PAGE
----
Moreover, these methods are proving inadequate where buildings have a variety of surface contamination since biocides are typically organism specific. This subsequently leads to multiple biocides being used in order to treat for all offensive organisms, however, as ecologically friendly government policies discourage use of biocides these conventional approaches are becoming increasingly unattractive.


Figure 1 "Sheffield gargoyles" covered in green algal growthby Dun.can is licensed under CC BY 2.0


In addition to biocides, traditional abrasive conservation methods used to remove various degrees of biological growth and carbon deposits have had challenges of their own. Abrasive methods like bristle brushes and pressurized water can attack both carbon and biological staining but have been known to damage the surface of stone. This reveals larger surface areas making the stone prone to accelerated build-up of biological growth after cleaning since spores have more places to settle on, which can undermine the effectiveness of the cleaning process and the economic argument for performing the cleaning to begin with. Abrasive methods are by necessity time intensive, since they are performed relatively slowly in hope of making the cleaning process gentler and limit damage to the parent stone. However this results in long project durations, increasing required management time and associated running costs of the cleaning project.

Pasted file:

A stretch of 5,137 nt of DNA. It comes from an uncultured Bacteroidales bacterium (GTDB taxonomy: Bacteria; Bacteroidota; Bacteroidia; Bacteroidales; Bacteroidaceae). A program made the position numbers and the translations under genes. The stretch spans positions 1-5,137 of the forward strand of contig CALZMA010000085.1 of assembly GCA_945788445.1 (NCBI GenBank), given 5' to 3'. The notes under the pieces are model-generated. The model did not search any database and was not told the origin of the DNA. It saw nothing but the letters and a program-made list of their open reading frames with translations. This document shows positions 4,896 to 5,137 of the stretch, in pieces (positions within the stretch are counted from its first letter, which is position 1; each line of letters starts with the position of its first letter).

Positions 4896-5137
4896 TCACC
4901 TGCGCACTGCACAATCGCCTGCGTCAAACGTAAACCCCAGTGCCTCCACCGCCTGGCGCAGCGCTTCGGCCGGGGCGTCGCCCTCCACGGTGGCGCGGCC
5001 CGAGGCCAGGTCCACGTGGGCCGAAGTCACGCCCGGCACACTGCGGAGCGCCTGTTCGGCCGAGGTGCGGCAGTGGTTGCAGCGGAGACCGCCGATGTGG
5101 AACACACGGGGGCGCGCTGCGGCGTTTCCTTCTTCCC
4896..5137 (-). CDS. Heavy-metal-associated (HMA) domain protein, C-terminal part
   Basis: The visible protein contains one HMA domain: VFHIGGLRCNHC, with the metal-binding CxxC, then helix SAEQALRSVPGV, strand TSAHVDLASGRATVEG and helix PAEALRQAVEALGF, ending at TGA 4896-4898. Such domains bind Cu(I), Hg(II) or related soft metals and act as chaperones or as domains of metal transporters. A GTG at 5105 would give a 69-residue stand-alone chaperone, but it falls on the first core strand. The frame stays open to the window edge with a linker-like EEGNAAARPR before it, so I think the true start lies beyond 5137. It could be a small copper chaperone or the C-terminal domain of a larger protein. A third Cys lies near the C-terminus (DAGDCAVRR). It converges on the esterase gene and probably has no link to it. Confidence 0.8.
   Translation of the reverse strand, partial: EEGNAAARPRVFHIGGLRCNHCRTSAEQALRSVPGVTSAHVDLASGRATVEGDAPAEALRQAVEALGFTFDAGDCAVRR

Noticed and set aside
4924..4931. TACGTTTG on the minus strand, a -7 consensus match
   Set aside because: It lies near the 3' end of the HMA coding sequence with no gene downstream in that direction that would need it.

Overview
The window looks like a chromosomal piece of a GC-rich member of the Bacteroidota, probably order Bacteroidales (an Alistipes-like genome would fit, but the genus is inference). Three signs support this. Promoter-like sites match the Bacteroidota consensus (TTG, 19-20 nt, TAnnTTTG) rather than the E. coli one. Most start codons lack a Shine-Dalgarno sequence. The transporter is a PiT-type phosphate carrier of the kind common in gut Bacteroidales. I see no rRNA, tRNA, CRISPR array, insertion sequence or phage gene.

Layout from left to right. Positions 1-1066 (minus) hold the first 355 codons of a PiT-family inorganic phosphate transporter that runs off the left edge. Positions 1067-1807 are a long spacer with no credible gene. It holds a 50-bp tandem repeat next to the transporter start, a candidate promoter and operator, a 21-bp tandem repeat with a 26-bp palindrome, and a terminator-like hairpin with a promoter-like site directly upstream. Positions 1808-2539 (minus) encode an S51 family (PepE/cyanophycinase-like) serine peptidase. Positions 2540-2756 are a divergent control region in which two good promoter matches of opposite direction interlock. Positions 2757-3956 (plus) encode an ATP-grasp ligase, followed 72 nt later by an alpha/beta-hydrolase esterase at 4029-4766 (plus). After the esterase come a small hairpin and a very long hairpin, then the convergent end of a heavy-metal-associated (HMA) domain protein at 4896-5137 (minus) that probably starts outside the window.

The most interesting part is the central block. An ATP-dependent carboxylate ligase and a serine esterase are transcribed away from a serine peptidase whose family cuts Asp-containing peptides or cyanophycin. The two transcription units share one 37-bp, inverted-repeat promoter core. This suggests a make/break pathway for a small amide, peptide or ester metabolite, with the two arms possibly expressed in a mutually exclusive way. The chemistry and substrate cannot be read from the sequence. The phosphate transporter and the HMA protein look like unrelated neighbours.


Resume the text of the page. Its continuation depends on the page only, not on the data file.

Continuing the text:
Figure 2 (a) Stone with a biofilm coating before abrasive cleaning with bristle brushes or pressurized water (b) Stone profile becomes rough because the abrasive method remove material unevenly, increasing the surface area and hence sites for biological spores to deposit on the wall, accelerating their regrowth.